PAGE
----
The Grand Ethiopian Renaissance Dam (GERD) will not only be Africa’s largest dam, but it is also essential for future cooperation and development in the Nile River Basin and East African region. This book, after setting out basin-level legal and policy successes and failures of managing and sharing Nile waters, articulates the opportunities and challenges surrounding the GERD through multiple disciplinary lenses.

It sets out its possibilities as a basis for a new era of cooperation, its regional and global implications, the benefits of cooperation and coordination in dam filling, and the need for participatory and transparent decision making. By applying law, political science and hydrology to sharing water resources in general and to large-scale dam building, filling and operating in particular, it offers concrete qualitative and quantitative options that are essential to promote cooperation and coordination in utilising and preserving Nile waters. The book incorporates the economic dimension and draws on recent developments including: the signing of a legally binding contract by Egypt, Ethiopia and Sudan to carry out an impact assessment study; the possibility that the GERD might be partially operational very soon, the completion of transmission lines from GERD to Addis Ababa; and the announcement of Sudan to commence construction of transmission lines from GERD to its main cities. The implications of these are assessed and lessons learned for transboundary water cooperation and conflict management.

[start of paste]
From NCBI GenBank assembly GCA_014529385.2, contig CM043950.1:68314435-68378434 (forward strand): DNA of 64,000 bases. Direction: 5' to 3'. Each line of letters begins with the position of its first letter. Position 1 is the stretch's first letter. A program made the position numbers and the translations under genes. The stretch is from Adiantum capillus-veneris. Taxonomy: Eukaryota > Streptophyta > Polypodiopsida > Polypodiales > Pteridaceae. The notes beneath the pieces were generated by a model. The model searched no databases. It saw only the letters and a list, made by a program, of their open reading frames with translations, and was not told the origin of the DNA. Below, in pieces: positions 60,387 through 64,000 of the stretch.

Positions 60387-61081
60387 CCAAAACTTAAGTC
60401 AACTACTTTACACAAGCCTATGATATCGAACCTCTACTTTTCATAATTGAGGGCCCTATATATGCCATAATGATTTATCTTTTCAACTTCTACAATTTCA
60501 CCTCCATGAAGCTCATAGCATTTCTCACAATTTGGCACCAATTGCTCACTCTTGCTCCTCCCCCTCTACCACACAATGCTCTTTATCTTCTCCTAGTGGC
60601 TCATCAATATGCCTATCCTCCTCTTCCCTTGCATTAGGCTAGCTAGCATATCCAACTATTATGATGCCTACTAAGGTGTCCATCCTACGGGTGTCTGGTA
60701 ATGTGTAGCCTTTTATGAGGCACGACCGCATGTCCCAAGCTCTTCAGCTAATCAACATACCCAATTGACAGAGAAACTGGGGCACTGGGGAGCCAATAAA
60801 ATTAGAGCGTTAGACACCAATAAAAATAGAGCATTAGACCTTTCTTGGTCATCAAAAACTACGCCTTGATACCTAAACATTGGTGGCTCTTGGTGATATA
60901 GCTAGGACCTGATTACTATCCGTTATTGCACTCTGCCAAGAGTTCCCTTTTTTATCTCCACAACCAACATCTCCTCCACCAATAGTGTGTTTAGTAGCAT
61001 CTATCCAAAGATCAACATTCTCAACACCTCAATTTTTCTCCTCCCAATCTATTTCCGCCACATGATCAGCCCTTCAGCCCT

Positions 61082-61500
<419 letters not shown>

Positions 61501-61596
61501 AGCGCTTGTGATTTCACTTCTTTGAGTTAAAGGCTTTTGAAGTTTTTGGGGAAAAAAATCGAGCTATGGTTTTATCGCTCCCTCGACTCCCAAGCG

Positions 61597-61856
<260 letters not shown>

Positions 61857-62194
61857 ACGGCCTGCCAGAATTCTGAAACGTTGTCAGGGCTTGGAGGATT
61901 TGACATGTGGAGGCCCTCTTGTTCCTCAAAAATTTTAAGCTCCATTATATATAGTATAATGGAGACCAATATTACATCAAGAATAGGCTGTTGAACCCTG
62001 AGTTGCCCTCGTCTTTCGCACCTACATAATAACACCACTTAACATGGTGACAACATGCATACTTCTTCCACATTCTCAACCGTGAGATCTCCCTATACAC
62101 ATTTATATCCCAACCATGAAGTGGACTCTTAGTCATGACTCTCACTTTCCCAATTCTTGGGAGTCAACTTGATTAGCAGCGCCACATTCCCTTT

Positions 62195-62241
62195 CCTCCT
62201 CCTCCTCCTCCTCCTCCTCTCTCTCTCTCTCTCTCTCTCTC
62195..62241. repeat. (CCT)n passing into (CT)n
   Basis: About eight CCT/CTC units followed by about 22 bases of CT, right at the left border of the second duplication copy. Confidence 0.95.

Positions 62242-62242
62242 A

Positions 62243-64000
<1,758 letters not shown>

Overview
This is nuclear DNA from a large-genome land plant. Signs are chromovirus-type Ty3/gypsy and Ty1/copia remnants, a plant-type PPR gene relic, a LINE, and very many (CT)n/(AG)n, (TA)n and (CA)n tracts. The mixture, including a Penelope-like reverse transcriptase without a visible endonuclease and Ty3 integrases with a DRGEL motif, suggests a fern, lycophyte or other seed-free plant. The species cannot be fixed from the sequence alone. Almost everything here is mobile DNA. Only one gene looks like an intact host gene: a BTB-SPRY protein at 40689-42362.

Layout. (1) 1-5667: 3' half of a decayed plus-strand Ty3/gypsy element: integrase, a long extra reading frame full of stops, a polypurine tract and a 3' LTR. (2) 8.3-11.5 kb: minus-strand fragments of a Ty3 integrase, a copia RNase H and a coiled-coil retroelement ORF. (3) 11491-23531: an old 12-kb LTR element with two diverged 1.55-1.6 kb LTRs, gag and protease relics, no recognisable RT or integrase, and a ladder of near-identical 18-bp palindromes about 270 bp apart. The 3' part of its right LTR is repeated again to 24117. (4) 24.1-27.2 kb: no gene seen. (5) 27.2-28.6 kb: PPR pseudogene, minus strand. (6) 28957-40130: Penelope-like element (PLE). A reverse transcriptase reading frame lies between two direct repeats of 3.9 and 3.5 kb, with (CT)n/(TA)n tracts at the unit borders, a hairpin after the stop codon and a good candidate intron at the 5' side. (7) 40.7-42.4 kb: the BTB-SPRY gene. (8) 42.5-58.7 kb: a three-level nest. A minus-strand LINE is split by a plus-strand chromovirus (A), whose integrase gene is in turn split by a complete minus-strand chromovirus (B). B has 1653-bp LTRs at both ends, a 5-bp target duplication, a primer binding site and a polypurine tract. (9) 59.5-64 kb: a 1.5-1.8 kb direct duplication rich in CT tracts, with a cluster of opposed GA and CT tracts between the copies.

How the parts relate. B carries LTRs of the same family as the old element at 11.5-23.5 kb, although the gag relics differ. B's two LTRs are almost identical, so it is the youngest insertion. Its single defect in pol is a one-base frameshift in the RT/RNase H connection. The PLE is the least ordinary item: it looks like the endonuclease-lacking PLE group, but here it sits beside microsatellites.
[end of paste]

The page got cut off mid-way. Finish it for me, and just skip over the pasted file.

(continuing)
chapter 2|23 pages

The Nile Basin Cooperative Framework Agreement

Disentangling the Gordian Knot

chapter 3|20 pages

Agreement on declaration of principles on the GERD

Levelling the Nile Basin playing field

chapter 6|25 pages

GERD and hydropolitics in the Eastern Nile

From water-sharing to benefit-sharing?

chapter 9|12 pages

From projecting hydroclimate variability to filling the GERD

Upstream hydropower generation and downstream releases